Cities are built by and for able-bodied people and are often composed of a range of elements that make them partially (or not) accessible to disabled people. Architectural barriers within and around buildings can limit disabled people’s access to structures and services, precluding their full participation in a social life. It is not possible to talk about making further social progress until disabled people are no longer victims of marginalisation caused by our urban architecture. In order to identify some specific problems and possible solutions, a qualitative research study was carried out in a city in northern Italy, involving people with sensory and physical impairments. Findings indicate that cities in general, and the oldest ones in particular, can present an important problem: some historic centres and buildings are not (or cannot be) restored to become more accessible.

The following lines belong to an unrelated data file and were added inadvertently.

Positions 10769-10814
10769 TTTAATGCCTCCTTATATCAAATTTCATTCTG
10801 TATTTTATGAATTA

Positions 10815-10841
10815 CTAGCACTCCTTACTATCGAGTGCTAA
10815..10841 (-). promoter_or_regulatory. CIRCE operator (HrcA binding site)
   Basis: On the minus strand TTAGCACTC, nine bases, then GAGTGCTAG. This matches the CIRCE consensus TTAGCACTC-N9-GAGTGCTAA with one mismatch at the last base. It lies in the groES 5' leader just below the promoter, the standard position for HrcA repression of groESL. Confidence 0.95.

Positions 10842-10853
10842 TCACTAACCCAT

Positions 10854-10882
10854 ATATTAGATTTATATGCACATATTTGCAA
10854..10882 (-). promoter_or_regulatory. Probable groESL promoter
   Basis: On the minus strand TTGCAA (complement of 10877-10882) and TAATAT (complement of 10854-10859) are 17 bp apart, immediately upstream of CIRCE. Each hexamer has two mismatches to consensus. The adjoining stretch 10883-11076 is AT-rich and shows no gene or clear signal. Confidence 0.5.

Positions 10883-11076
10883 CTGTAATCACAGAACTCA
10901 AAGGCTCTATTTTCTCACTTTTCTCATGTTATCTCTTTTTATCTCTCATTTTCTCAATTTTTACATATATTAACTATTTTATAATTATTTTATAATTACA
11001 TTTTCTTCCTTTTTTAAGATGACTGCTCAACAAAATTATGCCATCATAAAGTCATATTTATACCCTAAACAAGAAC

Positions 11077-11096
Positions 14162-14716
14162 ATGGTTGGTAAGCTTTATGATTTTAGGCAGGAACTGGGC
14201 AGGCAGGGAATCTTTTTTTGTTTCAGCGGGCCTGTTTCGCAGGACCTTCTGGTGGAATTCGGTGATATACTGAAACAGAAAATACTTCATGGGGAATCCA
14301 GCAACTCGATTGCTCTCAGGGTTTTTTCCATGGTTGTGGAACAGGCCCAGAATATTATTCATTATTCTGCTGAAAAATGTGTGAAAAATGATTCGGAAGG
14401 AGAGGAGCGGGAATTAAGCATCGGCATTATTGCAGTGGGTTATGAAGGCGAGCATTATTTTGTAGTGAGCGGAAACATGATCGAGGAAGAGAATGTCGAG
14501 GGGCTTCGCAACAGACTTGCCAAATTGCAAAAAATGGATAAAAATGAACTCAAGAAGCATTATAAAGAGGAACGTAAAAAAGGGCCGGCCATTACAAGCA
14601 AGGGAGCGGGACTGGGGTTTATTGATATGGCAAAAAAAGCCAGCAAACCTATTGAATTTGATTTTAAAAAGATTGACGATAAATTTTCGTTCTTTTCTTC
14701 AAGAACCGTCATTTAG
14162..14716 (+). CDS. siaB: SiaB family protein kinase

This lack of accessibility will increase the exclusion of disabled people by imposing limitations and restrictions, from mobilising around urban centres, to use of pavements, entry into shops or workplaces, through to accessing treatment and health services. Moreover, this research demonstrates that, in many cases, relatively inexpensive and simple measures and arrangements might be enough to help tackle and solve many of these problems. This paper argues that a first, fundamental step in looking to improve access should be to involve disabled people in participatory planning. These users will be the best experts of their own needs and some of the best informed about the attributes and particularities of any alterations or adaptations needed to help them negotiate, manage and plan the areas in which they live.